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Quick Pitch: FirstEnergy Corporation (FE)



February 24, 2012 – Comments (7) | RELATED TICKERS: FE

Here's a quick pitch for a stock that I just added to my CAPS portfolio.


FirstEnergy Corporation (FE) is a relatively safe stock that pays a 5% dividend and has a catalyst that should help its results in the coming quarters.  The company recently announced that it is going to close six coal-burning power plants in Ohio rather than spend big money to upgrade them to comply with new Federal emissions standards.

How is closing plants a good thing for a company? FirstEnergy is the dominant electricity provider in large chunks of Ohio. Consumers have no choice but to buy power from them. A lower supply of power plants with a steady or perhaps slightly increasing demand for power if the economy continues to improve means higher power prices. Higher power prices are obviously a big plus for a utility, particularly at a time when low natural gas and coal prices are driving the price of electricity down.

An analyst from UBS projects that if power prices in the state were to rise from their current $126/megawatt to $200/megawatt it would result in an additional $216 million in annual revenue for FE.

While two hundred million dollars isn't a game changer for a company that has $15 billion in revenue, every little bit helps...particularly in a sector that has been faced with weak pricing for its product. Plus, one analyst is projecting that power prices in Ohio may reach as high as $500/megawatt. Such an increase would obviously have even more impact.

Also, keep in mind that First Energy is actually closing old, inefficient plants to get this increase in revenue not spending big bucks to build new ones.

While I'm not convinced that an increase in the price of natural gas is coming any time soon, many smart analysts believe that at least some strngthening in nat gas is inevitable as a result of a decrease in drilling activity and an eventual shift towards more use of this cheap power source.  Any strengthening in nat gas prices should lead to a boost in power prices and in turn higher profits for power companies.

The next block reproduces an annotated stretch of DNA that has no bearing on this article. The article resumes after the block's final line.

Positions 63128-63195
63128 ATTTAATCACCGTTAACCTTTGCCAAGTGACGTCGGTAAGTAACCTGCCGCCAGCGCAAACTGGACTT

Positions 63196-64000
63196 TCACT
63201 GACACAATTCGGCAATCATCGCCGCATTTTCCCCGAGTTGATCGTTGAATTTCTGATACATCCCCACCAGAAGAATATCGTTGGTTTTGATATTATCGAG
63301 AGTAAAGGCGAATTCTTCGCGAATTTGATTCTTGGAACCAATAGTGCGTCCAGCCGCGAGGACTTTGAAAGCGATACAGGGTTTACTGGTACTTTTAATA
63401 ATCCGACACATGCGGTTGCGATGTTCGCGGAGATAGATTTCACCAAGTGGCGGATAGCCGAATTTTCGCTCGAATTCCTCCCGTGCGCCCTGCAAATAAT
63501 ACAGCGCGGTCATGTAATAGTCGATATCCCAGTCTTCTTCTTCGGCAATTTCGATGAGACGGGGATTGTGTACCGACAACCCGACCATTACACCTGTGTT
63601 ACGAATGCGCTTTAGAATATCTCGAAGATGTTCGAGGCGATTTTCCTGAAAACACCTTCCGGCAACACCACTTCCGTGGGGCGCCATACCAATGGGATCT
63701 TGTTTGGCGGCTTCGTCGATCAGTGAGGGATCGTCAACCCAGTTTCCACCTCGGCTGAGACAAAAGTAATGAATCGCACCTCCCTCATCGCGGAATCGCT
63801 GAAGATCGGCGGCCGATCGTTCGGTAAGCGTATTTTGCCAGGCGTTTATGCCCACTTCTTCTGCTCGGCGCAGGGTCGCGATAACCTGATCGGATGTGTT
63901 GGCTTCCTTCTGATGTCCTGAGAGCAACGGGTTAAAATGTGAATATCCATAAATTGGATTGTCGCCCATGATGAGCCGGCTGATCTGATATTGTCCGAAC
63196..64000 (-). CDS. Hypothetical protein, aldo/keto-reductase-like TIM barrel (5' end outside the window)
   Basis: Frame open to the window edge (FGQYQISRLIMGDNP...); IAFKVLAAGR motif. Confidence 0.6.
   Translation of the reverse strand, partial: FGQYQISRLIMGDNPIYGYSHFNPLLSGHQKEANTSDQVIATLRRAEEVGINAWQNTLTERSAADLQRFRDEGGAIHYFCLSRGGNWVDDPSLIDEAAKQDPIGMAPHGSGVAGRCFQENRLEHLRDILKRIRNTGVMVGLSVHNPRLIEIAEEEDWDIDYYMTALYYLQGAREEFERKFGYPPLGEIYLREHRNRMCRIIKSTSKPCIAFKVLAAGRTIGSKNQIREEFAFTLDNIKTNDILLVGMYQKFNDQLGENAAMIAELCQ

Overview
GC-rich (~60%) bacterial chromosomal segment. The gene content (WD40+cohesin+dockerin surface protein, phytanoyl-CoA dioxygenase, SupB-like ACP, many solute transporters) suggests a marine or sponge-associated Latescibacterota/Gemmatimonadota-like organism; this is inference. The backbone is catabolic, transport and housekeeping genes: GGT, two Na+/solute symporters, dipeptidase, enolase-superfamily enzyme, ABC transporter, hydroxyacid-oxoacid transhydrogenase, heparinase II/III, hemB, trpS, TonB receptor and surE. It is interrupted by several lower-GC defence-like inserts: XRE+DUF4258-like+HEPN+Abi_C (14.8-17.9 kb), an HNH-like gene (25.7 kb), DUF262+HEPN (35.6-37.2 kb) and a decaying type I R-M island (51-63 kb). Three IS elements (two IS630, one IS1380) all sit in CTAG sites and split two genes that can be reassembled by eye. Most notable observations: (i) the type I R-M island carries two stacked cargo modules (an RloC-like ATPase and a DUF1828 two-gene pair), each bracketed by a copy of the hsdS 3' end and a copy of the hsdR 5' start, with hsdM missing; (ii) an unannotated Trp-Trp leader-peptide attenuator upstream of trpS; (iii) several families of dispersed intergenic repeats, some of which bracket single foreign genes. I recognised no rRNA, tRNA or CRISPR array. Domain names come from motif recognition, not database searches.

Have a great weekend everyone! 


7 Comments – Post Your Own

#1) On February 24, 2012 at 1:25 PM, zCreator (93.50) wrote:

Hey Deej, what do you think of UPL?

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#2) On February 24, 2012 at 2:22 PM, TMFDeej (97.65) wrote:

Hey Creator.  A lot of really smart people are bullish on UPL.  I personally am a little hesitant to bet directly on the price of natural gas, which to me is essentially what going long UPL would be, so I won't be buying any. 

While increasing the use of nat gas makes so much sense in a world where oil is over $100 and gas is sitting at a record low level, I think that the transition will be slower than many believe.

Much like many people are bullish on UPL, many very smart people are bullish on natural gas as well. 

Many E&P companies are shifting their investments towards oil and away from gas, but given the abundant supply of nat gas that has resulted from new drilling and fracing technology I think that any slight increase in price would be met by an immediate surge in production, keeping a lid on how high nat gas can go any time soon.

It all boils down to, if nat gas does well UPL will do well.  If gas prices continue to sit down here then the company will continue to flounder.


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#3) On February 24, 2012 at 2:38 PM, zCreator (93.50) wrote:

Thanks for the input. I appreciate it.

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#4) On February 24, 2012 at 7:44 PM, rfaramir (28.62) wrote:

I don't see how one company closing six plants helps that company pricewise. Similar to how cartels fall apart (when not enforced by the State), other companies nearby will just produce more, negating most of the price rise. Meanwhile this company sells less at the negligibly higher price, so total revenue goes down.

The only advantage is if these plants in themselves are truly money-losers. That's the correct and only reason to shut them down. If they were profitable, even slightly, then they will pay the price for being politically correct. Fine with me if they do, but like race-discriminators, they pay the price for it. With their own money, I must add, because I wouldn't buy a slice of such a company.

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#5) On February 26, 2012 at 12:37 AM, constructive (99.97) wrote:

As I understand it, UPL is one of the lowest cost producers and thus less leveraged to the price of natural gas than slightly higher cost producers like SWN, EOG, CHK and STR.

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#6) On February 26, 2012 at 12:43 AM, constructive (99.97) wrote:

Although on the other hand, that theory is not reflected at all in their stock price performance.  Maybe it's wrong.

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#7) On February 28, 2012 at 5:55 PM, XMFConnor (97.11) wrote:

Check out my latest blog post on Sandstorm Energy if you want exposure to increasing natural gas/ commodities. I think it's the cheapest way to play it

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